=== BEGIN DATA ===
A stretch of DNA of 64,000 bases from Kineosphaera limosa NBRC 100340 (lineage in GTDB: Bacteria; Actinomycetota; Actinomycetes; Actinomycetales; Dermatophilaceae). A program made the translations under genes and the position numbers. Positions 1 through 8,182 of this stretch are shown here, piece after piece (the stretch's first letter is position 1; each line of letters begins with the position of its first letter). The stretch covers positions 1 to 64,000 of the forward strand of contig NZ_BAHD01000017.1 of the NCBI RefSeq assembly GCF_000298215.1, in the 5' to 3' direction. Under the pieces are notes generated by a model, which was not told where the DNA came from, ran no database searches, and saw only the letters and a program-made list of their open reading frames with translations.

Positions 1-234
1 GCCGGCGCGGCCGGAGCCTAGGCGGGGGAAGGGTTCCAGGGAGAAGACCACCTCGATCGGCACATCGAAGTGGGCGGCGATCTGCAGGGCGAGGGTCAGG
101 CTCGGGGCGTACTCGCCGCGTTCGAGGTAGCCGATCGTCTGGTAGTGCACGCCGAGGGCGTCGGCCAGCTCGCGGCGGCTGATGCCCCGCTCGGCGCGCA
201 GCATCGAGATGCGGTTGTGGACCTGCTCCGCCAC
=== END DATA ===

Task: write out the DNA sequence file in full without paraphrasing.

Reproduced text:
A stretch of DNA of 64,000 bases from Kineosphaera limosa NBRC 100340 (lineage in GTDB: Bacteria; Actinomycetota; Actinomycetes; Actinomycetales; Dermatophilaceae). A program made the translations under genes and the position numbers. Positions 1 through 8,182 of this stretch are shown here, piece after piece (the stretch's first letter is position 1; each line of letters begins with the position of its first letter). The stretch covers positions 1 to 64,000 of the forward strand of contig NZ_BAHD01000017.1 of the NCBI RefSeq assembly GCF_000298215.1, in the 5' to 3' direction. Under the pieces are notes generated by a model, which was not told where the DNA came from, ran no database searches, and saw only the letters and a program-made list of their open reading frames with translations.

Positions 1-234
1 GCCGGCGCGGCCGGAGCCTAGGCGGGGGAAGGGTTCCAGGGAGAAGACCACCTCGATCGGCACATCGAAGTGGGCGGCGATCTGCAGGGCGAGGGTCAGG
101 CTCGGGGCGTACTCGCCGCGTTCGAGGTAGCCGATCGTCTGGTAGTGCACGCCGAGGGCGTCGGCCAGCTCGCGGCGGCTGATGCCCCGCTCGGCGCGCA
201 GCATCGAGATGCGGTTGTGGACCTGCTCCGCCAC